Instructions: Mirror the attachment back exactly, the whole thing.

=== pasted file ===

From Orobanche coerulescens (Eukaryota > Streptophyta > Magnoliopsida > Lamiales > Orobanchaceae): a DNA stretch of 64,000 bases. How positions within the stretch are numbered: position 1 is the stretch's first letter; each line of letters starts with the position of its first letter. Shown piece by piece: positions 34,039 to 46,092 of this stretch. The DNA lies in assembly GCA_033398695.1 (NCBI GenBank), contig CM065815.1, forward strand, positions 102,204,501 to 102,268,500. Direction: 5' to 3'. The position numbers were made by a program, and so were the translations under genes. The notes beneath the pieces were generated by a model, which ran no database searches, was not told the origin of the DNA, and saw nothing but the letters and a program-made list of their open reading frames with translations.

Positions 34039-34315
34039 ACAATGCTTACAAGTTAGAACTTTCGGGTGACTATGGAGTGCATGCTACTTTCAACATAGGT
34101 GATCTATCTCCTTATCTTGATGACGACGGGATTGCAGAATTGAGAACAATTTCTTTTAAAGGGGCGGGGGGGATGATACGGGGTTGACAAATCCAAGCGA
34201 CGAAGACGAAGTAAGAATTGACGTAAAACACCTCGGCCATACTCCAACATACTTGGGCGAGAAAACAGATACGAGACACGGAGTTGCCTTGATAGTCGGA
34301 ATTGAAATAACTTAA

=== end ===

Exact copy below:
From Orobanche coerulescens (Eukaryota > Streptophyta > Magnoliopsida > Lamiales > Orobanchaceae): a DNA stretch of 64,000 bases. How positions within the stretch are numbered: position 1 is the stretch's first letter; each line of letters starts with the position of its first letter. Shown piece by piece: positions 34,039 to 46,092 of this stretch. The DNA lies in assembly GCA_033398695.1 (NCBI GenBank), contig CM065815.1, forward strand, positions 102,204,501 to 102,268,500. Direction: 5' to 3'. The position numbers were made by a program, and so were the translations under genes. The notes beneath the pieces were generated by a model, which ran no database searches, was not told the origin of the DNA, and saw nothing but the letters and a program-made list of their open reading frames with translations.

Positions 34039-34315
34039 ACAATGCTTACAAGTTAGAACTTTCGGGTGACTATGGAGTGCATGCTACTTTCAACATAGGT
34101 GATCTATCTCCTTATCTTGATGACGACGGGATTGCAGAATTGAGAACAATTTCTTTTAAAGGGGCGGGGGGGATGATACGGGGTTGACAAATCCAAGCGA
34201 CGAAGACGAAGTAAGAATTGACGTAAAACACCTCGGCCATACTCCAACATACTTGGGCGAGAAAACAGATACGAGACACGGAGTTGCCTTGATAGTCGGA
34301 ATTGAAATAACTTAA